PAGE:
Those three pitchers are Cole Irvin, Keegan Akin, and Spenser Watkins. Irvin had the fourth quickest tempo in the majors last season and the quickest of any starting pitcher. He did slow things down a bit with runners on base but that is to be expected as a lefty who has a direct view of a baserunner on first base. Akin had the seventh fastest tempo in baseball last year at 14.4 seconds between pitches with the bases empty. The new pitch clock worked in his favor Thursday as he worked a scoreless inning with two strikeouts.

Along with the time between pitches, the pitch clock also directly impacts how often a pitcher can step off the rubber and throw over to a base occupied by a baserunner. This, combined with the larger bases, should see an increase in stolen base attempts across Major League Baseball. As I mentioned earlier, the O's were 5-for-5 in stolen base attempts Thursday. This included two stolen bases from last year's American League leader in the category, Jorge Mateo.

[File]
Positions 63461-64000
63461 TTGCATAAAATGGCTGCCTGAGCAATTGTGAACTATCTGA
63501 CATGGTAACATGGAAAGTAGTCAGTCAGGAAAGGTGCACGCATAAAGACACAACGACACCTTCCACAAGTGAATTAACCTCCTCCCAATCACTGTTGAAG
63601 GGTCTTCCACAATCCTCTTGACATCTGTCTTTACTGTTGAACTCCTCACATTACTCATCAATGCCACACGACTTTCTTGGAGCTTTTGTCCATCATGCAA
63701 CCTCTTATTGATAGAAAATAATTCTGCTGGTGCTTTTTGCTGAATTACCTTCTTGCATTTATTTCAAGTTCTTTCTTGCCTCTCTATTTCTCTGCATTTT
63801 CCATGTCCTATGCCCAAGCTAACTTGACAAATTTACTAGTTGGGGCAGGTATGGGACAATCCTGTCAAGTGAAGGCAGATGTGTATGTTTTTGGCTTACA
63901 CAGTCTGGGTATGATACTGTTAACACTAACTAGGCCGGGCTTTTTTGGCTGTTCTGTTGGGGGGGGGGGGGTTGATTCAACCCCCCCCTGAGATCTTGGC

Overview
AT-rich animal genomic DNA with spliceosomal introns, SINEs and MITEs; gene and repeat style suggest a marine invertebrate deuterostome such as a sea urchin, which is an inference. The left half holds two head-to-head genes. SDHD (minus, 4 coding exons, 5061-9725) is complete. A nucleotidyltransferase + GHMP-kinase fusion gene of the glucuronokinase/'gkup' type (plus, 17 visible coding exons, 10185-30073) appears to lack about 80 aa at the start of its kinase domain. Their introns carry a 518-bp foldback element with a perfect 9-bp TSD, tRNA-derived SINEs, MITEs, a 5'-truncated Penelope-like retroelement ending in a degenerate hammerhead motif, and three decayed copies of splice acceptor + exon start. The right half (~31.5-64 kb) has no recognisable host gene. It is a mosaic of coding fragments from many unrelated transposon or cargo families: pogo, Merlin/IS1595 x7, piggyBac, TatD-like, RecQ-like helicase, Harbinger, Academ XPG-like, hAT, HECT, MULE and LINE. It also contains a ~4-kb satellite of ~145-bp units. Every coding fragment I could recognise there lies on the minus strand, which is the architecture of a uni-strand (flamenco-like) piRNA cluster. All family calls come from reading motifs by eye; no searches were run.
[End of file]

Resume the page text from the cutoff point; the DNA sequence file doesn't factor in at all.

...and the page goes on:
Simply put, Mateo should be a threat to steal every time he reaches base as this was already a major strength for him. Last season, Mateo ranked in the 99th percentile for sprint speed over all of Major League Baseball and he has a knack for getting good jumps and stealing the extra base.

Along with Mateo, Adam Frazier and Cedric Mullins also had a stolen base each on Thursday. Frazier's stolen base was particular 2023-esque as he got a terrific jump off of Ryan Brasier after he threw over to first base. With the new rules, pitchers can only step off the rubber or throw over to a base twice before it is an automatic balk.

This means that pitchers have to be strategic with their throws and one throw over gives the runner a huge advantage. In 2022, Frazier had 11 stolen bases but was in the 37th percentile for sprint speed so his smart baserunning has helped him even when pure speed hasn't. Similar to Mateo, Mullins has relied on his speed to steal bases throughout his career as he had 34 stolen bases and ranked in the 80th percentile in sprint speed in 2022.